- Completion of the U.S. and Wyoming Constitutions requirement (V courses in the University Studies Program course list in this Catalog).
- If the first degree is from an institution where English is not the predominant language, the COM1 and COM2 requirements of the University Studies Program must be completed successfully.
- Students must also meet the 2015 A&S Core requirements.
For students whose first degree is from UW:
- The additional required 30 hours (12 of these at the 3XXX-4XXX) are added to the degree requiring the least number of hours. For example, for a first degree A&S requires 120 hours. So the total credits a UW student would have to complete for the second bachelor’s degree is a minimum of 150 credits. Since the University requires a total of 42 upper division hours for a degree, for the second degree from A&S, a UW student would need to earn a total of 54 hours at the 3XXX-4XXX level. For more information, please see the Second Bachelor’s Degree entry in the section, “Graduation Requirements and Procedures ” in this Catalog.
- Students whose first degree is from another UW college must meet the 2015 A&S Core requirements.
- In situations in which a student is subsequently required to take coursework from another collegiate institution to fulfill major and overall hour requirements for a second degree from the university, the student’s department can ask the Office of the Registrar to load selected courses into the student’s record.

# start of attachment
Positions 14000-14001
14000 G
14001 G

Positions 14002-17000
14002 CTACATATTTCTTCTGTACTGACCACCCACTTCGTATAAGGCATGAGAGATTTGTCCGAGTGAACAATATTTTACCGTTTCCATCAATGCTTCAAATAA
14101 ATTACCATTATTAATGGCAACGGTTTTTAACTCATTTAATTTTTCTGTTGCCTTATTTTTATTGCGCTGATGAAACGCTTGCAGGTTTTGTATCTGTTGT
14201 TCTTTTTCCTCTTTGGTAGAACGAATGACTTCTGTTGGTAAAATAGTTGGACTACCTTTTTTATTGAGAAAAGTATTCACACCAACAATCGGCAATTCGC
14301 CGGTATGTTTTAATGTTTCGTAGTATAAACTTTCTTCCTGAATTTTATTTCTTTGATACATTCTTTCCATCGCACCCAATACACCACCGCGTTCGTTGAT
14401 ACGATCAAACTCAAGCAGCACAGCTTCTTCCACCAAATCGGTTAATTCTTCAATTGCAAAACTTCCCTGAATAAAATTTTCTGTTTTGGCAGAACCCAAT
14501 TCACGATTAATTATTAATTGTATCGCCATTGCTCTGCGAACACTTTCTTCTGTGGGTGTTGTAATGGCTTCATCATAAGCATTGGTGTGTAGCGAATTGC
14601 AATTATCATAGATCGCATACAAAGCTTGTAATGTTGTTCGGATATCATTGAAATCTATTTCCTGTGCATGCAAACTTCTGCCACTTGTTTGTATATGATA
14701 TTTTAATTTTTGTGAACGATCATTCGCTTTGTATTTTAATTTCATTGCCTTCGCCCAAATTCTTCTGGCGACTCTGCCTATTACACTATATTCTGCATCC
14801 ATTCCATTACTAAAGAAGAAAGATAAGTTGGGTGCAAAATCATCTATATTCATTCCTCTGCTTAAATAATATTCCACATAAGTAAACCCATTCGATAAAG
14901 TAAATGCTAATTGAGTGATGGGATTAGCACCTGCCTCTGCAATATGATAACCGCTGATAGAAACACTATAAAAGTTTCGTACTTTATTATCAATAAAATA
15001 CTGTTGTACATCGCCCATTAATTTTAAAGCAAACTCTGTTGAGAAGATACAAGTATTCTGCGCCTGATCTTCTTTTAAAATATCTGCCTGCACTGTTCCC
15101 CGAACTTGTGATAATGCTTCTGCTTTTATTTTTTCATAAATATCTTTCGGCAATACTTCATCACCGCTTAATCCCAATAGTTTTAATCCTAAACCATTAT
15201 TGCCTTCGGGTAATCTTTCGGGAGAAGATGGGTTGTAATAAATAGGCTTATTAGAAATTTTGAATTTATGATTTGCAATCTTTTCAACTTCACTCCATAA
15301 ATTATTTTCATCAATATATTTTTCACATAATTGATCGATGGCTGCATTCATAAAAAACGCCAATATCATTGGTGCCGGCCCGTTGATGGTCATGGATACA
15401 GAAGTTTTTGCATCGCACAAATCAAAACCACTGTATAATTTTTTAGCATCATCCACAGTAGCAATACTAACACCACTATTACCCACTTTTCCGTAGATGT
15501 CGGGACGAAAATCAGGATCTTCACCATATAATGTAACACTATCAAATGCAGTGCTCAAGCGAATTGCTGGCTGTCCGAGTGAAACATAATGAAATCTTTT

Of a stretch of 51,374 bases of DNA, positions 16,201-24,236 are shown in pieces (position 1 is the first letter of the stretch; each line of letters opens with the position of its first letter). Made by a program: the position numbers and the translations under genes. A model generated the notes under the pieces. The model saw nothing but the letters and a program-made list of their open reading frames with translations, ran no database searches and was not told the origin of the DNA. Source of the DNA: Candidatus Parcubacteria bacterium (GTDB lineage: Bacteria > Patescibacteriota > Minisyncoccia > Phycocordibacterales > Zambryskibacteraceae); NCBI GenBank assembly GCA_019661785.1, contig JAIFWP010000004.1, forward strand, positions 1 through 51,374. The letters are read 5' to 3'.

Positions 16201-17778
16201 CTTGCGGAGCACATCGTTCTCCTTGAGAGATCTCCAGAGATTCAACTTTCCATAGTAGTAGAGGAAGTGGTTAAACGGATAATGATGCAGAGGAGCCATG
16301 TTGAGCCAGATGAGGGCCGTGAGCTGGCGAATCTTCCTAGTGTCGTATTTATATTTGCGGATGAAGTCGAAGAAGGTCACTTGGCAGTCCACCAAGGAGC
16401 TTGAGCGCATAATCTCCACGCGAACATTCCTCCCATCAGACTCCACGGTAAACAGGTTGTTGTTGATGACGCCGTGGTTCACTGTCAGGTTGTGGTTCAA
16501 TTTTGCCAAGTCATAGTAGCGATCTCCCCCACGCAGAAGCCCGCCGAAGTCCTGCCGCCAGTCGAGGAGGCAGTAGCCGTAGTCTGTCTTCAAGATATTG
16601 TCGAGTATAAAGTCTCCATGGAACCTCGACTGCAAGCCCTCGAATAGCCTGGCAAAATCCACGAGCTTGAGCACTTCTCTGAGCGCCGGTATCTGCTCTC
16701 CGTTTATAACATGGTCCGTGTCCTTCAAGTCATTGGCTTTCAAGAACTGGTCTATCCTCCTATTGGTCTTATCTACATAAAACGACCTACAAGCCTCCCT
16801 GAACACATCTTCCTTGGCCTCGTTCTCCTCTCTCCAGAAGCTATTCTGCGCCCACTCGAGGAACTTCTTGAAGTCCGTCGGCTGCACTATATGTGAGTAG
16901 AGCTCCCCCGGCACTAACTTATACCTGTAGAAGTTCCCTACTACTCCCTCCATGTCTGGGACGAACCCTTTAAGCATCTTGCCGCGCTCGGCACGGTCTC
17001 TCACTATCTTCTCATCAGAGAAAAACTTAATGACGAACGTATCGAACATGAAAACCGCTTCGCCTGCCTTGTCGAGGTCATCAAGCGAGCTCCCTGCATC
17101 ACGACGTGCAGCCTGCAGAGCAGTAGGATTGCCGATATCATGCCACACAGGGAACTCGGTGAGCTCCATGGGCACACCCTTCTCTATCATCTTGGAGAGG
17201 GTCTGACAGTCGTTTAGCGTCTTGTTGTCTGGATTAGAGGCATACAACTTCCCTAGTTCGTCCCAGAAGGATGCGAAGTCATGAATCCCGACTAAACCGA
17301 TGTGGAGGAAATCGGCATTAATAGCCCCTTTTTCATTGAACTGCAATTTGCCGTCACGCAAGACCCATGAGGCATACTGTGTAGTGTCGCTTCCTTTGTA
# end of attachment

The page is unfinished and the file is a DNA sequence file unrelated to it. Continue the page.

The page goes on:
Concurrent Major in Environment and Natural Resources
A student majoring in any A&S department/program may earn a double major by completing the courses required for the Environment and Natural Resource (ENR) program in addition to the requirements in their A&S major and the College A&S Core. The School of ENR Web site, http://www.uwyo.edu/enr has detailed information, or contact the School at (307) 766-5080.
The College of Arts and Sciences prepares students to enter professional schools through preprofessional programs of study described below.
Prelaw Study. Students usually need a bachelor’s degree prior to beginning the studyof law. There is no prescribed course of undergraduate study and no restrictions as to the field in which the degree is earned. However, to prepare for this competitive profession, prelaw students are advised to select courses that help to develop those talents and skills essential to the study and practice of law. Logical and critical thinking, conflict evaluation/resolution and effective verbal/nonverbal communication skills are essential. Additionally, students should understand the political, economic, social and cultural institutions and values that characterize human society. Rigorous courses in any discipline increase abilities in these areas. Regardless of the prelaw major, courses in the broad liberal arts–the sciences, social sciences, fine arts and humanities–increase understanding of the public’s diverse interests and backgrounds.